He underwent an irksome opposition, when the favour of his sovereign promoted him to a seat in the house of peers : it was one of the last and most painful trials of his life: the transaction is so recent, that I may be excused from any further mention of it. He did not long enjoy his hard-earned honours. He supported the King's ministers in all public measures, except those relative to the Irish propositions, in which he took a part, not of purposed opposition, but of fair and deliberate opinion; he had given his best and fullest attention to the subject in all its branches, and expected its issue with the utmost anxiety. Some time before the conclusion of the session he was seized with the symptons of his last illness, in which stage of his complaint, if he could bave been persuaded to retire from his duty in parliament, he might probably have found a remedy in the air and retirement of the country; but he persisted so long in his attendance upon this important business, that his complaint gathered upon him, and his pains grew so troublesome, that when he came at last into the country, he did not experience that relief which was hoped for; notwithstanding this, although repose was so necessary for his condition, his zeal carried him again to town in a very unfit state for the undertaking : he spoke upon the question with greater agitation of mind, and more at length, than was common with him, and the house being hot and crowded, be found himself so exhausted at the conclusion of his speech, that it was with difficulty he was saved from fainting on the spot : the sitting was very long, and he returned to his family very materially altered in his health for the worse.

“ From this period he considered his case as without cure, feeling those symptoms of internal decay which he was satisfied were beyond the reach of medicine; in this persuasion, he even apologized to his physician for the fruitless trouble he was giving him : he endured a succession of wearisome pains with singular serenity and composure of mind; his senses were firm and unimpaired to the last; and he was occupied almost without intermission in fulfilling the duties of a father, a friend, and a Christian :b it should seem as if all the preceding sorrows of his life were repaid to him by that extraordinary support and comfort which Providence vouchsafed to him in his last days. It is not in my remembrance, through the course of my acquaintance with him, ever to have heard a word from his lips that could give offence to decency or religion ; but in this latter period, of which I am speaking, and throughout which I constantly attended him, his sentiments were of that exalted and superior kind, as to render the spectacle of his death one of the most edifying contemplations of my life.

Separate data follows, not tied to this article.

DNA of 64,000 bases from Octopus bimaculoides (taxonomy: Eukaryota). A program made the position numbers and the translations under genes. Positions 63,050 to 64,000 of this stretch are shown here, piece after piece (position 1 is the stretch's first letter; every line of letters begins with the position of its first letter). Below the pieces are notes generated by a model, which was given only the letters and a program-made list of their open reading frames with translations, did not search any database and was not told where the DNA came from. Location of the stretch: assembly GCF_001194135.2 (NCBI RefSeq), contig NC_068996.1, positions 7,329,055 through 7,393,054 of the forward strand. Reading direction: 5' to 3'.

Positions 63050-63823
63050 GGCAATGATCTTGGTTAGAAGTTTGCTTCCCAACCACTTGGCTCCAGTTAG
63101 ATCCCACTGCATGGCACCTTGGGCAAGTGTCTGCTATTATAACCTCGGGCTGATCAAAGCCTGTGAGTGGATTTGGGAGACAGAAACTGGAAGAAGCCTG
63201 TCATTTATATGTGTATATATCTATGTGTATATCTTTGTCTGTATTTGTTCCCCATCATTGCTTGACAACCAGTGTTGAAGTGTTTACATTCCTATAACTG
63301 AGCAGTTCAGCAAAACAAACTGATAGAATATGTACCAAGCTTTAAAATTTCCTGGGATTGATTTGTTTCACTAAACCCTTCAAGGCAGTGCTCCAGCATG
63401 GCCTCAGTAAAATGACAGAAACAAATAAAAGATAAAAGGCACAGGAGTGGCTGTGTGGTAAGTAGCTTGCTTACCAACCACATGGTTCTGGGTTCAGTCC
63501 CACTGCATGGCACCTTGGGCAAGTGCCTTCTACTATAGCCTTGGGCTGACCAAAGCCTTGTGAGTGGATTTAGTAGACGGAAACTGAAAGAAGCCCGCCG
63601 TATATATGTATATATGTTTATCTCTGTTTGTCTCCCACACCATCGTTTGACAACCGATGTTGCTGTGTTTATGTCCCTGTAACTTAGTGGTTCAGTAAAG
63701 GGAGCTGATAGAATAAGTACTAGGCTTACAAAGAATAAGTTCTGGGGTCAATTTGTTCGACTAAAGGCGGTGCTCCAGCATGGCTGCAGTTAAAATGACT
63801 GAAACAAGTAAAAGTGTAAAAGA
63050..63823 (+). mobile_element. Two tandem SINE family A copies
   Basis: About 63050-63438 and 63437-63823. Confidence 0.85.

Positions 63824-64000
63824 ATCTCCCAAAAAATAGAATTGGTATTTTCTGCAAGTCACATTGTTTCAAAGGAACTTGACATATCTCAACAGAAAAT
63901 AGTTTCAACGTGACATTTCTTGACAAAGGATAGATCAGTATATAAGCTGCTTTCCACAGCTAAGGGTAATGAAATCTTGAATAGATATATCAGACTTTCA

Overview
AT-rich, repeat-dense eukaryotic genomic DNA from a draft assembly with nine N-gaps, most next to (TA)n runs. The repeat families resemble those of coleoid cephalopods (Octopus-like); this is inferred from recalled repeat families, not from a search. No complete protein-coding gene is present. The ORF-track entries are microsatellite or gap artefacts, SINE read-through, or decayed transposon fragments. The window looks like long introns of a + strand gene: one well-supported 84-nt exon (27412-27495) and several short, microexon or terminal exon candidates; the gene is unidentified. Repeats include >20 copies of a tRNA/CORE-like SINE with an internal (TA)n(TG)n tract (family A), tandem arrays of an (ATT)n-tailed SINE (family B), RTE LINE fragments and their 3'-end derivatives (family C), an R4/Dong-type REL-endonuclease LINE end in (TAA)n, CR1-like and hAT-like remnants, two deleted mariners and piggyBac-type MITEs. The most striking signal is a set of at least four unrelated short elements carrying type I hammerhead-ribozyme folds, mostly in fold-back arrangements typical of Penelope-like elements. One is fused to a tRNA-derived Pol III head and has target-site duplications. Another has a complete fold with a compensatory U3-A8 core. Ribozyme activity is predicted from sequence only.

I have now the pleasing satisfaction to know, that it was not without reason I thought well of one, whom too many conspired to traduce. Having survived my friend, I now enjoy the only reward which a disinterested attachment can look 10-the reward of finding the opinion I had conceived of his virtues justified to my own conviction; and of being conscious that I am strictly fulfilling the duties of an honest man, when I lay before the public this small but sincere tribute to his memory."